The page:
The Ethics Of Transhumanism And The Cult Of Futurist Biotech

Julian Vigo in Forbes:

Transhumanism (also abbreviated as H+) is a philosophical movement which advocates for technology not only enhancing human life, but to take over human life by merging human and machine. The idea is that in one future day, humans will be vastly more intelligent, healthy, and physically powerful. In fact, much of this movement is based upon the notion that death is not an option with a focus to improve the somatic body and make humans immortal. 

Certainly, there are those in the movement who espouse the most extreme virtues of transhumanism such as replacing perfectly healthy body parts with artificial limbs. But medical ethicists raise this and other issues as the reason why transhumanism is so dangerous to humans when what is considered acceptable life-enhancement has virtually no checks and balances over who gets a say when we “go too far.” For instance, Kevin Warwick of Coventry University, a cybernetics expert, asked the Guardian, “What is wrong with replacing imperfect bits of your body with artificial parts that will allow you to perform better – or which might allow you to live longer?” while another doctor stated that he would have “no part” in such surgeries. There is, after all, a difference between placing a pacemaker or performing laser eye surgery on the body to prolong human life and lend a greater degree of quality to human life, and that of treating the human body as a tabula rasa upon which to rewrite what is, effectively, the natural course of human life.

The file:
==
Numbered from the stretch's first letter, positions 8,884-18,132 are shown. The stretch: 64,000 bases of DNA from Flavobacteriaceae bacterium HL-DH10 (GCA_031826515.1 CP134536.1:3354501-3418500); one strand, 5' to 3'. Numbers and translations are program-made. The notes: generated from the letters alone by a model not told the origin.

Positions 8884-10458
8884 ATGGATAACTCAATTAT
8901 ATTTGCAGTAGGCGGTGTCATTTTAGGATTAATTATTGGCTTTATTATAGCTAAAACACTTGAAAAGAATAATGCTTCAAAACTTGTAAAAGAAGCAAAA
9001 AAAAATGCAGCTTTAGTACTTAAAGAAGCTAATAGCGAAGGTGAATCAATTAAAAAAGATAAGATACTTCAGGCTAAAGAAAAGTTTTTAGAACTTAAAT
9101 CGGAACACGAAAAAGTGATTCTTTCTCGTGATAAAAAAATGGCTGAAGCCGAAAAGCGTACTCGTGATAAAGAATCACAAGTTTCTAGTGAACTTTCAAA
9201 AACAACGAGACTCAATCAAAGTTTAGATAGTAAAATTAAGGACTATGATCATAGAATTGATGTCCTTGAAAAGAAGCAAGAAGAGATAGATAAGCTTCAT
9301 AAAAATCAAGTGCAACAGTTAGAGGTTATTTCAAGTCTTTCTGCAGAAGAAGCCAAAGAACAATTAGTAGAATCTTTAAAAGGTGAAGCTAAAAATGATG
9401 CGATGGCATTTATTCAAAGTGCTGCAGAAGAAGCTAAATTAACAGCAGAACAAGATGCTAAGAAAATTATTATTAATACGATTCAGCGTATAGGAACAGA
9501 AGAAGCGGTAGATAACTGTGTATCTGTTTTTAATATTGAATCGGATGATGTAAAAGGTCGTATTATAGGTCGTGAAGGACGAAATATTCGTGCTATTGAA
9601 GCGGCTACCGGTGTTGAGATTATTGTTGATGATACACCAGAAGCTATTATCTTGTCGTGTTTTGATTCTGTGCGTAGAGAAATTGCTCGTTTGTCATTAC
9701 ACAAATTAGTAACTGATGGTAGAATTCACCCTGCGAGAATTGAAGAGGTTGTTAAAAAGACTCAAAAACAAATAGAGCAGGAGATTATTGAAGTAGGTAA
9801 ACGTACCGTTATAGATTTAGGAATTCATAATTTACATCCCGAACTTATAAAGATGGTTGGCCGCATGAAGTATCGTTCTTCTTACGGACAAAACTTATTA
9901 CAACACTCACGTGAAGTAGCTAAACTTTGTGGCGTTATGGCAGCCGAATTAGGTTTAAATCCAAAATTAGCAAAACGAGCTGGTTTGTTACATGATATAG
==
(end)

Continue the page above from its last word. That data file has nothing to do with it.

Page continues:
More here.

Like what you're reading? Don't keep it to yourself!
Share on Facebook
Facebook
Tweet about this on Twitter
Twitter
Share on Reddit
Reddit
Share on LinkedIn
Linkedin
Email this to someone
email